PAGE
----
Legendary boxer LaMotta dies
Jake LaMotta, the legendary former world middleweight boxing champion whose wild life and times inspired the Oscar-winning movie "Raging Bull", has died at age 95.
LaMotta, an iconic boxing figure in the 1950s best known for a brutal six-fight rivalry with Sugar Ray Robinson, died on Tuesday, the boxer's daughter Christi LaMotta said on Facebook.
LaMotta's seventh wife, Denise Baker, told the TMZ.com website that the fighter died in a nursing home following complications from pneumonia.
Robert De Niro, who won an Oscar playing LaMotta in the 1980 classic "Raging Bull", led the tributes, saying in a statement: "Rest in peace, champ."
In a career from 1941 to 1954, LaMotta scored 83 victories, 30 of them knockouts, against 19 defeats, according to the boxing statistics website BoxRec.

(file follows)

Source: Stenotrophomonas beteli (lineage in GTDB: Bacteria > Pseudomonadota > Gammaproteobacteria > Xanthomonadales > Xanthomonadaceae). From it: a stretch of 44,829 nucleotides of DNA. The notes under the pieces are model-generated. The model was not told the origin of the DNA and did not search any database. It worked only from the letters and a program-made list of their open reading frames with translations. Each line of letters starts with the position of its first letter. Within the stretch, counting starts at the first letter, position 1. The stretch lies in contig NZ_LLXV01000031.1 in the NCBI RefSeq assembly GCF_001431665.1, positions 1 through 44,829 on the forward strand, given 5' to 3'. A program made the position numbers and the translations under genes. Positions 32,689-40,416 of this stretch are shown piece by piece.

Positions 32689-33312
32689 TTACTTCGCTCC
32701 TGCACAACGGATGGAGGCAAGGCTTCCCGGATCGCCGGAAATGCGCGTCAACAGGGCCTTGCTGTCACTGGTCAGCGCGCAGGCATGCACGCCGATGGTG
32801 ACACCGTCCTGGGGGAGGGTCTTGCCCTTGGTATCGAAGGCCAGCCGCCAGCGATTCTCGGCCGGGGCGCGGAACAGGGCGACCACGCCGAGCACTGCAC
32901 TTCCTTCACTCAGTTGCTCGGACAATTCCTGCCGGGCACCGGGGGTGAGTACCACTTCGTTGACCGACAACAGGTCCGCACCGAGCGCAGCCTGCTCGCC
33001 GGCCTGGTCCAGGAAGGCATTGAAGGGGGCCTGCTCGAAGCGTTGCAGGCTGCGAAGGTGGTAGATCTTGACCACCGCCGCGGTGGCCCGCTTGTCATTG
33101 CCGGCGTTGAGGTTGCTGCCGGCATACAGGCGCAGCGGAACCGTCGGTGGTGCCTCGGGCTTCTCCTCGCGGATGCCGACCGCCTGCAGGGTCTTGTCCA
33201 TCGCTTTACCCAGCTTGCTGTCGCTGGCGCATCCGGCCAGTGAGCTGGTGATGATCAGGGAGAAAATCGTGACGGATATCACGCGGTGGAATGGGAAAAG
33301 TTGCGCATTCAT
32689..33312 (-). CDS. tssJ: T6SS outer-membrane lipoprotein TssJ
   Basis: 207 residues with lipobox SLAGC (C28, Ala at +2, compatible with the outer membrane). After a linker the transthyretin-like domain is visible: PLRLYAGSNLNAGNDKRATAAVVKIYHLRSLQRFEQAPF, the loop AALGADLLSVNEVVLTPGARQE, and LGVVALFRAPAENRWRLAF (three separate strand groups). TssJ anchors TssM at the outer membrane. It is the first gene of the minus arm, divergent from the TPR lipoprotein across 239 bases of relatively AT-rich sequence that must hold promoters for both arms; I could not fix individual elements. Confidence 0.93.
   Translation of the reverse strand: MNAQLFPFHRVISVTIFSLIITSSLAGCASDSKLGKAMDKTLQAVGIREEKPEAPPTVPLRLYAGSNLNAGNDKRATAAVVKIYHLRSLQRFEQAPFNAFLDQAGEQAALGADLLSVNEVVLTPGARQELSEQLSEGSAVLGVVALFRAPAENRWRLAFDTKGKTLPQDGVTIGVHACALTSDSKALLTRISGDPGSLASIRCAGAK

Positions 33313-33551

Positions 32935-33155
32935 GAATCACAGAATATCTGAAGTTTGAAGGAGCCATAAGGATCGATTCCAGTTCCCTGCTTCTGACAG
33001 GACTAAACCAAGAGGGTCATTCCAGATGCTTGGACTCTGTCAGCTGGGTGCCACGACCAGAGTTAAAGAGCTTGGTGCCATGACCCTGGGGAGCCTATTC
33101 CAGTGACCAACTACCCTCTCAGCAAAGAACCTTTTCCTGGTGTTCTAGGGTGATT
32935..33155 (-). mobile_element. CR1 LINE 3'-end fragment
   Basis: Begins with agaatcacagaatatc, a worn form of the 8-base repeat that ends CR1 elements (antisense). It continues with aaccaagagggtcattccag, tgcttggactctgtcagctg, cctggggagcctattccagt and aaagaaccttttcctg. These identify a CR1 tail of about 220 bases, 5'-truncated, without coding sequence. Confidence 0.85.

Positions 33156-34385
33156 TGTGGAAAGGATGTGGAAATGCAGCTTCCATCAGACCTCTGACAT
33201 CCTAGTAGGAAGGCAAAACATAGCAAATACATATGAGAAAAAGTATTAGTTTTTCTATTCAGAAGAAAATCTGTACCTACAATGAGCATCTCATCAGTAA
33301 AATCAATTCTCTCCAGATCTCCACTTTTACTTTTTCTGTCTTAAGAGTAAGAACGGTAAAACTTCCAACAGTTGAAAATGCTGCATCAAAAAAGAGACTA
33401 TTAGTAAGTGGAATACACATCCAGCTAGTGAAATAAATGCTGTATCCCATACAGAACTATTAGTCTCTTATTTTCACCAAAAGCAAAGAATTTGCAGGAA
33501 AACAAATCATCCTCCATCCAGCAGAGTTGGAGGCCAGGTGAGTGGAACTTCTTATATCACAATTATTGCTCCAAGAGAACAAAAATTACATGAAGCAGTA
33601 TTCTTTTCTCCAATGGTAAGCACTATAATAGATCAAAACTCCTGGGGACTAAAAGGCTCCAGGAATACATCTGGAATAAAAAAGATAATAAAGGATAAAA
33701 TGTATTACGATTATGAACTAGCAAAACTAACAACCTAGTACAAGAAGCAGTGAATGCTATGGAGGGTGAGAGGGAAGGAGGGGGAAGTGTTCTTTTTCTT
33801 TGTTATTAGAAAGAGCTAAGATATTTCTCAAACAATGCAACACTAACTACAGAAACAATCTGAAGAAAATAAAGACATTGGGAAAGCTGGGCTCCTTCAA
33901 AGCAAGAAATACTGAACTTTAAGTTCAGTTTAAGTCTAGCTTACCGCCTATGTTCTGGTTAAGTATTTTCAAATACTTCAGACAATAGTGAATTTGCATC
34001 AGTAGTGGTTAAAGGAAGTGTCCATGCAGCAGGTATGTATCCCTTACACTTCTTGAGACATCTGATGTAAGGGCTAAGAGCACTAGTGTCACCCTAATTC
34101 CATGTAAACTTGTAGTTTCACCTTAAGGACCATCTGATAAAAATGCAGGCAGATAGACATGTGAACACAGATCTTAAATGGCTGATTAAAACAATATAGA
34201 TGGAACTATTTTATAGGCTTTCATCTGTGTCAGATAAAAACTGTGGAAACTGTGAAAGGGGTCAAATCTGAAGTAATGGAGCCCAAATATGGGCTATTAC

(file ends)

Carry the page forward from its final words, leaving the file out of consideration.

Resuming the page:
On June 16, 1949, he won the middleweight title with a knockout win over French boxer Marcel Cerdan.
After two successful defences, he lost the belt in 1951 in his sixth bout against Robinson. The final fight with Robinson took place on Feb 14, 1951, and was dubbed the "Saint Valentine's Day Massacre".
LaMotta, his eyes badly swollen, refused to go down and endured a savage beating before the contest was stopped in the 13th round with LaMotta clinging onto the ropes.
"He's the toughest guy I ever fought, I never knew anyone who was more aggressive and rough as he," Robinson said years later.
LaMotta retired in 1954 after a defeat by Billy Kilgore in Miami. Decades later, his remarkable and often violent life story was brought to a wider audience with Martin Scorsese's spellbinding "Raging Bull".
The film charted LaMotta's rise, his abusive second marriage, as well as his dramatic post-boxing fall.
"When I saw the film, I was upset," LaMotta said.
"I kind of look bad in it. Then I realised it was true. It's not the way I am now, but the way I was then." - AFP